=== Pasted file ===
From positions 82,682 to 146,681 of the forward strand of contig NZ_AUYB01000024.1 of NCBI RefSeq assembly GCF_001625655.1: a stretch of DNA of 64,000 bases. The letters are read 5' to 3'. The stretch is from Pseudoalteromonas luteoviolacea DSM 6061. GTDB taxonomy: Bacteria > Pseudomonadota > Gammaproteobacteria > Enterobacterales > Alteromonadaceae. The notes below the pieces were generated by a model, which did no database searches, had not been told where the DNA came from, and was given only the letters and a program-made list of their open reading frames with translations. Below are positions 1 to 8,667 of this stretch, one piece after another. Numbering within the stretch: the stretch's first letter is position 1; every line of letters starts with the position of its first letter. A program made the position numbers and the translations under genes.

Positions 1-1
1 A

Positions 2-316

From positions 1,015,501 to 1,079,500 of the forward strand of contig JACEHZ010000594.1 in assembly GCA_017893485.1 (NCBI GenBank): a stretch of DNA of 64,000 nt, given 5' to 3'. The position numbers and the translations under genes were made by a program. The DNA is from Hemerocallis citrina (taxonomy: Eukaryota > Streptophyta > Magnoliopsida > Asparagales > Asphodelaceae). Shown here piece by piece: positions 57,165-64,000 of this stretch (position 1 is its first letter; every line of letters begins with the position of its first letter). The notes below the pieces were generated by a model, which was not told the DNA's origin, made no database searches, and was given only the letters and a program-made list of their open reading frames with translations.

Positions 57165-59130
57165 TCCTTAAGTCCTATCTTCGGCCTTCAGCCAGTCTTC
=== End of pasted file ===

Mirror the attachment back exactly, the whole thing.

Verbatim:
From positions 82,682 to 146,681 of the forward strand of contig NZ_AUYB01000024.1 of NCBI RefSeq assembly GCF_001625655.1: a stretch of DNA of 64,000 bases. The letters are read 5' to 3'. The stretch is from Pseudoalteromonas luteoviolacea DSM 6061. GTDB taxonomy: Bacteria > Pseudomonadota > Gammaproteobacteria > Enterobacterales > Alteromonadaceae. The notes below the pieces were generated by a model, which did no database searches, had not been told where the DNA came from, and was given only the letters and a program-made list of their open reading frames with translations. Below are positions 1 to 8,667 of this stretch, one piece after another. Numbering within the stretch: the stretch's first letter is position 1; every line of letters starts with the position of its first letter. A program made the position numbers and the translations under genes.

Positions 1-1
1 A

Positions 2-316

From positions 1,015,501 to 1,079,500 of the forward strand of contig JACEHZ010000594.1 in assembly GCA_017893485.1 (NCBI GenBank): a stretch of DNA of 64,000 nt, given 5' to 3'. The position numbers and the translations under genes were made by a program. The DNA is from Hemerocallis citrina (taxonomy: Eukaryota > Streptophyta > Magnoliopsida > Asparagales > Asphodelaceae). Shown here piece by piece: positions 57,165-64,000 of this stretch (position 1 is its first letter; every line of letters begins with the position of its first letter). The notes below the pieces were generated by a model, which was not told the DNA's origin, made no database searches, and was given only the letters and a program-made list of their open reading frames with translations.

Positions 57165-59130
57165 TCCTTAAGTCCTATCTTCGGCCTTCAGCCAGTCTTC